W is for Wondering Walruses & Woe-be-gones – A to Z Blog Challenge

We are pleased to participate in the A to Z Blog Challenge (http://www.a-to-zchallenge.com/). The Story Crossroads theme for this year is Beating the Odds…Lucky Folktales Around the World to Brighten Your Day. Each post highlights that the stars aligned and what would have normally been…bad…turned out after all. Considering what we – as humankind – have experienced the past year, how nice is it to remember that all of us can “beat the odds” to some level in our lives.

And we’ll admit now…some are actually myths, legends, or epics rather than only limited to folktales. So is that a type of “loading the dice”? Ah, but the stories were too wonderful to pass by.

Walruses & Woe-be-gones-

From Inuit

In 1977, it became official that the offensive “Eskimo” word would be changed to “Inuit.” When a people are named by someone of another ethnicities, more than feelings and respect are harmed. Now, the story was in a book published in 1978 but probably was written in 1977 during this transition. Thus, the word “Eskimo” was used rather than “Inuit.”

What makes walruses (and woe-be-gones) dangerous?

Walruses have attacked humans in boats. Those tusks can gouge. Walruses can be dangerous to polar bears and vice versa. The fact that this story sees them together is remarkable. And then to throw in a hare? And a fox? I do appreciate the peace-making with these animals despite their tendencies. As for the term “woe-be-gone,” you already know that it represents someone who is sad or miserable. I think all in the story were miserable…but could find some light in each other.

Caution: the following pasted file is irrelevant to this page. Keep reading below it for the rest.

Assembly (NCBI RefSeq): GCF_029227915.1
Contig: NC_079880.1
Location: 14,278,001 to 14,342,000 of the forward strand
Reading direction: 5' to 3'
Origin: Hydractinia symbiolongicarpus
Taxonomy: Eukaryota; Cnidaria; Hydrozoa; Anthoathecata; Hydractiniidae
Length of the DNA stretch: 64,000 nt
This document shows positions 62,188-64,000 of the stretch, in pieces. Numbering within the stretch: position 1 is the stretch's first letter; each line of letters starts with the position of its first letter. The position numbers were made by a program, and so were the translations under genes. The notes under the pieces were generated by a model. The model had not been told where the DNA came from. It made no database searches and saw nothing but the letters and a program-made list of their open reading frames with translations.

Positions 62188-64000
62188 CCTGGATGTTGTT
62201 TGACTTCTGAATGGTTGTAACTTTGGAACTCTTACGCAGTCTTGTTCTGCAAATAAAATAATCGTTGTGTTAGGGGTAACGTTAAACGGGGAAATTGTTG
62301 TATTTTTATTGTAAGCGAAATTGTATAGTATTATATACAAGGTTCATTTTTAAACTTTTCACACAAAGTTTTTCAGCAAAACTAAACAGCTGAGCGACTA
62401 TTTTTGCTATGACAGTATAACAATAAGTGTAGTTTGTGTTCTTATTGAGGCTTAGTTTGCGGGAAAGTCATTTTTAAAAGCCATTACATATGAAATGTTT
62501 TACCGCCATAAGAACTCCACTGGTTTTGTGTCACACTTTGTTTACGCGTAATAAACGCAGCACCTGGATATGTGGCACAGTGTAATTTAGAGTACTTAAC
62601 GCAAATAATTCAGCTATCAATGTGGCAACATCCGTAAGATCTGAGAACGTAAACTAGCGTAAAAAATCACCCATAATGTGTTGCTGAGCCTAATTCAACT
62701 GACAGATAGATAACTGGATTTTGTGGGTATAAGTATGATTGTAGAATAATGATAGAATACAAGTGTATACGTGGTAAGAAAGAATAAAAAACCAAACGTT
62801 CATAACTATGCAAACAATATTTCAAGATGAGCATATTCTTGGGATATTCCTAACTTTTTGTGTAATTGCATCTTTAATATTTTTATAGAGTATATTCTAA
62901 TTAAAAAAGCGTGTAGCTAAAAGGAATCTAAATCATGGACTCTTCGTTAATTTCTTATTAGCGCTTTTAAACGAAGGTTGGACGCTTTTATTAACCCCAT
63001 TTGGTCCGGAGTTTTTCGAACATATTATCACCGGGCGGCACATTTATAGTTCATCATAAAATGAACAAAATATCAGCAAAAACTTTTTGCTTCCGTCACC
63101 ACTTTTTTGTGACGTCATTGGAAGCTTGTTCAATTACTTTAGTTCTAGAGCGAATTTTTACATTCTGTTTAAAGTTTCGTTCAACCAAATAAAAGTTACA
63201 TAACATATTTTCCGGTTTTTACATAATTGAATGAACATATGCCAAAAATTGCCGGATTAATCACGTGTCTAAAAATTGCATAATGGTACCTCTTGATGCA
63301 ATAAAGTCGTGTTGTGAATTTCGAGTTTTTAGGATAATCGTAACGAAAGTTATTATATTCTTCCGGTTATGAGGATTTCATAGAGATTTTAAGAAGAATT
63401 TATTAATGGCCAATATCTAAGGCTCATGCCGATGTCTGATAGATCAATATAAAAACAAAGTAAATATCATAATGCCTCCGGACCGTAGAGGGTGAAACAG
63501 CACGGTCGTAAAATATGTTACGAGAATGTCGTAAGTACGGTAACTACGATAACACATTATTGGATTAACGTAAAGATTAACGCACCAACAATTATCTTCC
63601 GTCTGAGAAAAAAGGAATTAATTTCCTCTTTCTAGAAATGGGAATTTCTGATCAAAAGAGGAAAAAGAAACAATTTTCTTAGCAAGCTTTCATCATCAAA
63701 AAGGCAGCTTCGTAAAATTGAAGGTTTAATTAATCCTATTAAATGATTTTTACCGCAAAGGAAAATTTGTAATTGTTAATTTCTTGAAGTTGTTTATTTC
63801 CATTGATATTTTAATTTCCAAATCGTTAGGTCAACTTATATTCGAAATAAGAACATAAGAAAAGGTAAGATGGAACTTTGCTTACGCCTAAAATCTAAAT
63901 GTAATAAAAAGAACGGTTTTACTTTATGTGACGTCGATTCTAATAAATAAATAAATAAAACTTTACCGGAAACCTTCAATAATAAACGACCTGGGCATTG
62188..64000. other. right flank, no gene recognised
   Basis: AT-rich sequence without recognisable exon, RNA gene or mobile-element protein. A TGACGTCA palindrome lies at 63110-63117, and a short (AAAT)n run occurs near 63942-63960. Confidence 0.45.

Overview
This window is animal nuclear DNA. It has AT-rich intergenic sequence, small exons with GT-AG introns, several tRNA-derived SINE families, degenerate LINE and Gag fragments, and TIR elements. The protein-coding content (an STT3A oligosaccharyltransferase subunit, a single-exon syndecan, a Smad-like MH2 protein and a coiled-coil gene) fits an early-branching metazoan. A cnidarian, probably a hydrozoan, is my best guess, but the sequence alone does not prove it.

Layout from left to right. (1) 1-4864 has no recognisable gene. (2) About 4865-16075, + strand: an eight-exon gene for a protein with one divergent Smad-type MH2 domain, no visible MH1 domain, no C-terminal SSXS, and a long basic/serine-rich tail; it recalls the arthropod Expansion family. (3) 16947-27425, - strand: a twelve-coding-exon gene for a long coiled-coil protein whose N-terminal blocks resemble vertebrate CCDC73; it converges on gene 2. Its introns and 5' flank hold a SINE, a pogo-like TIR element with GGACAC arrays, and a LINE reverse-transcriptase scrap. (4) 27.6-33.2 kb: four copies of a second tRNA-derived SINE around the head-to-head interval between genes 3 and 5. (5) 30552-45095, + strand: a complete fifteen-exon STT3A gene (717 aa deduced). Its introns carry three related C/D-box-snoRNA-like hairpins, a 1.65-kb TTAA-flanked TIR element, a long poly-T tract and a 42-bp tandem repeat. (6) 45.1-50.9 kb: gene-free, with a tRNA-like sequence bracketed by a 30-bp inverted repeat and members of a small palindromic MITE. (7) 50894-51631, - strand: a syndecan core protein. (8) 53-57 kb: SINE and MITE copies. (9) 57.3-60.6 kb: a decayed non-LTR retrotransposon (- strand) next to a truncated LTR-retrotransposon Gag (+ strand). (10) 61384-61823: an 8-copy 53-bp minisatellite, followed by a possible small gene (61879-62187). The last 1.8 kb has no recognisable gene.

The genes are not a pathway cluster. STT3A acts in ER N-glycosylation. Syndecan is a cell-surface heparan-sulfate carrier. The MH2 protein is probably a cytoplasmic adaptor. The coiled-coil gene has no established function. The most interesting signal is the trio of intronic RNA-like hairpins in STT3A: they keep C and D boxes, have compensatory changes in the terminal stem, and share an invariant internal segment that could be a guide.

50-words-or-less summary:

Tiggak’s son drowned. Grief! Hut near son’s grave. Awoke in middle of night. Fox took son’s teeth. Walrus took son’s whiskers. Hare took organs. Ice-bear took–unsure. But explained to man that this was only way for them to get these gifts. Tiggak allowed it. Animals granted Tiggak successful hunts.

Those animals – walrus and “woe-be-gones” – were lucky that Tiggak gave his blessing despite his immense grief over his son’s loss. In turn for that incredible kindness, Tiggak was blssed forever in the hunt. Yet, who really is the woe-be-gone? The animals in need of those gifts or of Tiggak in his grief. I hope that all could find hope in each other despite the death.

Finding the Story “Tiggak”:

A Kayak Full of Ghosts: Eskimo Tales by Lawrence Millman – https://www.learningtogive.org/resources/tiggak

Please share in the comments…or anything on your mind. While you enjoy this blog, Story Crossroads has year-round offerings with virtual as well as proper-distanced/masked/outdoors.

We are excited for the monthly All Things Story virtual workshop series as well as the hybrid Story Crossroads Festival on May 10-13, 2021 (then viewing beyond the event to June 15, 2021). Interested in deeper articles and e-workbooks plus stories, activities, and recipes? Then pursue Story Crossroads Memberships.

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From the Story Crossroads Academy, enjoy the free “Storytelling Basics in 8 Hours” that includes American Sign Language.

2 thoughts on “W is for Wondering Walruses & Woe-be-gones – A to Z Blog Challenge

  1. Vidya Tiru says:

    These are fascinating stories indeed; I read a few similar stories in a recent non-fiction read about Native American history and need to look back for the title

    Like

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